~ Malcolm Muggeridge


April 13, 2015

Book Review: Did God Kill Jesus?

Did God Kill JesusThere was something almost eerie about reading this book over the Easter season. I took a rather slow, almost plodding pace in order to absorb the material and then have a day to digest it before moving on, some of the events described paralleling narratives being brought to mind at Holy Week.

In Did God Kill Jesus? Searching for Love in History’s Most Famous Execution, author Tony Jones looks at the central element of the Christian faith — the death and resurrection of Jesus — though his focus is clearly on the crucifixion and all of its ramifications for doctrine and theology. Over the years, writers and teachers have processed a handful of dominant models of what all is taking place — what we call atonement — as Christ yields his life to the religious and political powers of Jewish authorities and Roman soldiers; and Jones considers these as well as a few of the lesser-known theories.

At the very core of his analysis is Jesus’ cry from the cross, “My God, my God; why have you forsaken me?” He veers strongly toward the view that at that moment Jesus sees the Father as absent and dares to suggest that right then, right there, Jesus experiences something akin to atheism; life in a world without God. This is presented alongside the notion that while positionally God’s omniscience is a given, there are things that could only be known incarnationally.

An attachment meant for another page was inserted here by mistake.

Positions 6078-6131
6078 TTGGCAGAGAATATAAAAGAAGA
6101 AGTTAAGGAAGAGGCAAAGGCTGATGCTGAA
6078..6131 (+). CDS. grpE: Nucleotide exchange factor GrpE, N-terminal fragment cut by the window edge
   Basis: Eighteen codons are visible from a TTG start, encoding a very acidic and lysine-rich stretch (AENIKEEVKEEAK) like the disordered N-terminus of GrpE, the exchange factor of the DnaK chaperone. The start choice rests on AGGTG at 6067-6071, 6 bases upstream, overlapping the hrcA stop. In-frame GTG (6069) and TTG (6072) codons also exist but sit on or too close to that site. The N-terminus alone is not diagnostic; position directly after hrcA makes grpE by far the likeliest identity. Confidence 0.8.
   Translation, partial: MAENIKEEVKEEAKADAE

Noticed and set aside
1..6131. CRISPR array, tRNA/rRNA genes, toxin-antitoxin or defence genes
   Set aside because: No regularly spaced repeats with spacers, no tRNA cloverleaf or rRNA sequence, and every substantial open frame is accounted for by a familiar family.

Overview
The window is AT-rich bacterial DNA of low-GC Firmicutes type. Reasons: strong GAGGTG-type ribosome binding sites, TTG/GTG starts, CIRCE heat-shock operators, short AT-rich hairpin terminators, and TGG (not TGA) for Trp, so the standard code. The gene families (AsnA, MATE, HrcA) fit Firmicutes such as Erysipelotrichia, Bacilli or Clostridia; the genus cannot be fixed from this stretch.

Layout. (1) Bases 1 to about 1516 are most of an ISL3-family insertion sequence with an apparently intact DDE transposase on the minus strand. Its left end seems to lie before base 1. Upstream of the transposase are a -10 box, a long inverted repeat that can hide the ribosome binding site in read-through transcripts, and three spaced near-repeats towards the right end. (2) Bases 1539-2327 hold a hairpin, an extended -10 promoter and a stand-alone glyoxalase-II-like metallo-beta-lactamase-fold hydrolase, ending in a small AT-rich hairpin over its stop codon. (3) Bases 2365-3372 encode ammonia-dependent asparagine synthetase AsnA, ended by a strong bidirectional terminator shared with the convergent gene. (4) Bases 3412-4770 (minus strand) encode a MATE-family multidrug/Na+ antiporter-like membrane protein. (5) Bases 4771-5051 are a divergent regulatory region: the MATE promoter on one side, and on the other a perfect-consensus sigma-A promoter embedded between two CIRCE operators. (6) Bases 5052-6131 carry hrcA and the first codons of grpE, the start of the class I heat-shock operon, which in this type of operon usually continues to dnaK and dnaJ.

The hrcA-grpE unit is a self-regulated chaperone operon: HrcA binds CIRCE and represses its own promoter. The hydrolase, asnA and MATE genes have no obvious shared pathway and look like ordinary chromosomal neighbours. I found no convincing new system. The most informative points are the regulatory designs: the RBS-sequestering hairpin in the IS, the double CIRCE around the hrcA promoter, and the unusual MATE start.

This is a book for people willing to risk actually doing some thinking. Many of us have grown up in environments where we were taught that “Jesus died on the cross for our sins;” but would be lacking clarity in explaining exactly how the violent, death of this One accomplished this. He notes that if a sacrifice were all that was required, a child sacrifice at the Bethlehem manger would have sufficed. He also forces the reader to consider why a violent death was necessary.

I had been aware of Tony Jones through his blogging activity at Theoblogy, and knew that because of his co-authorship of The Emergent Manifesto, some readers here might question his orthodoxy. My thoughts ran somewhat the other way; reading through I asked myself if the book could not have appeared under HarperCollins’ more Evangelical imprints such as Zondervan, instead of HarperOne. (There were a couple of language issues early on, which are, in balance, unfortunate.) Jones is simply a nice guy, charitable to people whose views on Calvary are different because they are Orthodox Church, Roman Catholic, Progressive or even Pentecostal. By this I mean, the book accounts for all tastes.